After World War I, a Fight for Pay

World War I veterans known as the Bonus Army march for early benefit pay on Pennsylvania Avenue in July 1932.
World War I veterans known as the Bonus Army march for early benefit pay on Pennsylvania Avenue in July 1932. (Historical Society Of Washington)
By Ashlee Clark
Washington Post Staff Writer
Sunday, July 29, 2007

John Gill was 10 when his father, Theodore, took him to visit the destitute veterans on the muddy Anacostia River flats.

The former World War I soldiers pitched tents and built makeshift shacks. It was 1932, and they had come by the thousands to collect war bonuses the government had promised.

Payouts were scheduled to begin in 1945. But as hard times swept the country during the Great Depression, the veterans demanded their money early. While they waited, sympathizers such as the Gills visited and gave away cigarettes.

"Things were really bad," said John Gill, now 84, describing veterans in line at soup kitchens on Constitution Avenue.

Yesterday, the Historical Society of Washington commemorated the 75th anniversary of the Bonus Army's march with the opening of an exhibition, "Wages of War: Bonus Army to Baghdad." It includes firsthand accounts of what happened, police nightsticks used to drive the veterans away, buttons and photographs.

It is an effort, organizers said, to reclaim a piece of the past.

"It's been bleached out of the history books for too many years," said Paul Dickson, co-author of "The Bonus Army: An American Epic."

The government had promised veterans $1 for each day of service at home and $1.25 for each day served overseas. But 1945 seemed too far off for people who were starving. Veterans and their families converged on Washington to lobby for a bill to permit advance distribution of the bonuses.

They called themselves the Bonus Expeditionary Force. It is estimated that as many as 65,000 veterans and their families came, spreading out in Anacostia and across the city, Dickson said.

The bill died in the Senate. But many of the veterans remained.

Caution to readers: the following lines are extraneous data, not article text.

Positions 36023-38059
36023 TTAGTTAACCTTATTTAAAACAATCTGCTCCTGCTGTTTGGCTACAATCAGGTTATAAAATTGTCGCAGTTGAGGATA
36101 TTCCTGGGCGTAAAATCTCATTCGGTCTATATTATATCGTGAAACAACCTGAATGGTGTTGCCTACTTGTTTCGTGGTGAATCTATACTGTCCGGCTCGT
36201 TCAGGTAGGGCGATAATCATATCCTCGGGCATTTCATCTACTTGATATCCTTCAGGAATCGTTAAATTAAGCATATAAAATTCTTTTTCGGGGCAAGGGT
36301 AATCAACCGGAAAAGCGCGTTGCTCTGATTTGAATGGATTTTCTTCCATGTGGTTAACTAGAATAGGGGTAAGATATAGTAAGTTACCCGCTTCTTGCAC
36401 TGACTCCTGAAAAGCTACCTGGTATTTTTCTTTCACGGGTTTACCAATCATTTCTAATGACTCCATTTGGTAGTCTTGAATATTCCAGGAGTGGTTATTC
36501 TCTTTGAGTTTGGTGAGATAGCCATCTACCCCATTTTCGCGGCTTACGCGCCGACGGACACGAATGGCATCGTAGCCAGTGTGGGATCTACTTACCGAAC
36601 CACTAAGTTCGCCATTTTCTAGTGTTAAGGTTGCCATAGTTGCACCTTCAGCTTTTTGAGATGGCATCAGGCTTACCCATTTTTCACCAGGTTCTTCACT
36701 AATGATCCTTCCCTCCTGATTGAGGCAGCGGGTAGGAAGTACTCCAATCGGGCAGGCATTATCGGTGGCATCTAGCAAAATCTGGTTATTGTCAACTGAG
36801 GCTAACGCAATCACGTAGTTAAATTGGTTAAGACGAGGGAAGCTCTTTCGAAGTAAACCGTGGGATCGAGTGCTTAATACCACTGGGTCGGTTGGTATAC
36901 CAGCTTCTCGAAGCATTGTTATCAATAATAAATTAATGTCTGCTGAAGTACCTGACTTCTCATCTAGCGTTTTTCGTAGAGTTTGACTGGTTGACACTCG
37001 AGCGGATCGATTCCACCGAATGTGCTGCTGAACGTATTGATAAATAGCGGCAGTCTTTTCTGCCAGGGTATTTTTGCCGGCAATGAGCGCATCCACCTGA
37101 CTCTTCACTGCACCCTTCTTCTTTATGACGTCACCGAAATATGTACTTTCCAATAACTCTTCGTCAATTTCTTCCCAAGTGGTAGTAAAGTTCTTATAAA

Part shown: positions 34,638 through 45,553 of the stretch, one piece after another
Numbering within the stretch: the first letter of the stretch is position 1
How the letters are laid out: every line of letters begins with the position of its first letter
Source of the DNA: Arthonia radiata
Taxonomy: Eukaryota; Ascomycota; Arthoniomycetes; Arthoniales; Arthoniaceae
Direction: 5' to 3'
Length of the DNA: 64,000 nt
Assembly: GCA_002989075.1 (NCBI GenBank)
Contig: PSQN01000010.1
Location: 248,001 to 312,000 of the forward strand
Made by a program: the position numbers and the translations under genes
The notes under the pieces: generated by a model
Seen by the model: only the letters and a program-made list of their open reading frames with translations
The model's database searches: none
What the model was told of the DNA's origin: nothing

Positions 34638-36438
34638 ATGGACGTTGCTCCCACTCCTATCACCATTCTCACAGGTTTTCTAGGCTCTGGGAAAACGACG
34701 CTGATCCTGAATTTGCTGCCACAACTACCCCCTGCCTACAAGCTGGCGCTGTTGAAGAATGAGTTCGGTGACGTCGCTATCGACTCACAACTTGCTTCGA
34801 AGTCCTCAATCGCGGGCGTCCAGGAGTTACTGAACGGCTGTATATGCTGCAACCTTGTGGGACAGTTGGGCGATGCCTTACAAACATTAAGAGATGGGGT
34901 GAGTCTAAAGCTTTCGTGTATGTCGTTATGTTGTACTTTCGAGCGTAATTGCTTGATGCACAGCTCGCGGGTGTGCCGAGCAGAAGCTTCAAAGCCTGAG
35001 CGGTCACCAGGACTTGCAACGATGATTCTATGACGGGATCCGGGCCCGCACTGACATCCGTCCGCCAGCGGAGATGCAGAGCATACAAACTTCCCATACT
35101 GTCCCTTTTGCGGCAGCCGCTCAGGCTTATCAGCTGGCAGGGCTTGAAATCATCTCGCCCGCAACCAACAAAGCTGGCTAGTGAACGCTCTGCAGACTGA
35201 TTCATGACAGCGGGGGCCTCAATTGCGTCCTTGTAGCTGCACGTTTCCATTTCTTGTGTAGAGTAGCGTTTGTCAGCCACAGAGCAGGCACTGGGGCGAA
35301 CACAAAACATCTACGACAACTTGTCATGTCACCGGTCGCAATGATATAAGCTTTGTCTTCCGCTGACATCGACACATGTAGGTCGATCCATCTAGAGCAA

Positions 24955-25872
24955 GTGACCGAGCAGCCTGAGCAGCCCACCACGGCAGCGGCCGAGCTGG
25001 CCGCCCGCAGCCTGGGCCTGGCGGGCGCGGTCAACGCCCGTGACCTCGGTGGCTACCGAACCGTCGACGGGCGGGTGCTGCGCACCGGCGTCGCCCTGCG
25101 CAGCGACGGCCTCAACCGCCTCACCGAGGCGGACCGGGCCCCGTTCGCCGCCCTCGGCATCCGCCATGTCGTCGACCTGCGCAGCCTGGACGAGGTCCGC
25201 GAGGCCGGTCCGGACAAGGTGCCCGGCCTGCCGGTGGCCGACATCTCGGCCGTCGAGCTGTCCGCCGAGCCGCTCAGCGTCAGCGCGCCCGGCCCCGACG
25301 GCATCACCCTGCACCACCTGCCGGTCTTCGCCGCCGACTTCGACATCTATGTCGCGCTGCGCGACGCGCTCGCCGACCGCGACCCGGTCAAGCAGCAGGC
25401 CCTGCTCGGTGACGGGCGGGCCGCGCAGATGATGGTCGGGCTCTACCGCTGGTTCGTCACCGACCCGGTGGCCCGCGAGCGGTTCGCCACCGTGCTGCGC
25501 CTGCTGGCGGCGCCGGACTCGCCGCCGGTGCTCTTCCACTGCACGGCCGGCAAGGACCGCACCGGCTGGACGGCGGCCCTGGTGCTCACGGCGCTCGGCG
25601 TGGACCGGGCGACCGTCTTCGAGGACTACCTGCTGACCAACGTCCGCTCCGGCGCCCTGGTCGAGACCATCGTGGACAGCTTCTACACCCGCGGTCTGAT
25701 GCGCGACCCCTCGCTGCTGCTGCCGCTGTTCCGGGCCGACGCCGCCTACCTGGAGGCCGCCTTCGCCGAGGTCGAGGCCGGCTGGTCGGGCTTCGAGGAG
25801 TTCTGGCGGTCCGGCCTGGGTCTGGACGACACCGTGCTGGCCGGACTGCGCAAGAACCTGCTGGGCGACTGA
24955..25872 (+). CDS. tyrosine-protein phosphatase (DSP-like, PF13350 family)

On July 28, 1932, District police tried to remove some veterans. Two were fatally shot by police. Then the U.S. Army, ordered by President Herbert Hoover and commanded by Gen. Douglas MacArthur, continued the removal, with tear gas and bayonets.

"What was compelling to me about this story is that veterans could go through the experience that they went through in World War I and then be completely mistreated when they came home," said Robert Uth, who directed the PBS documentary "The March of the Bonus Army."

Still, the impact of the protest has been lasting.

In 1936, Congress overrode President Franklin D. Roosevelt's veto to grant the bonuses. Uth said the bonus was a half-step toward the GI Bill, which gave veterans a college tuition benefit and home loan guarantees.

"It had such a positive effect on the people of the country, and it motivated a young generation to be patriotic and to believe that veterans were treated fairly just before that generation was called upon for World War II," he said. "The Bonus Army was a test that let the government see that positive social change came from treating veterans fairly."

Austin Kiplinger, chairman of the Kiplinger Washington Editors, was 13 when he was taken to Anacostia and he remembered the heat, mud and sewage.

"It was a pretty messy and pretty desperate-looking sight," he said.

The exhibition runs through Veterans Day.

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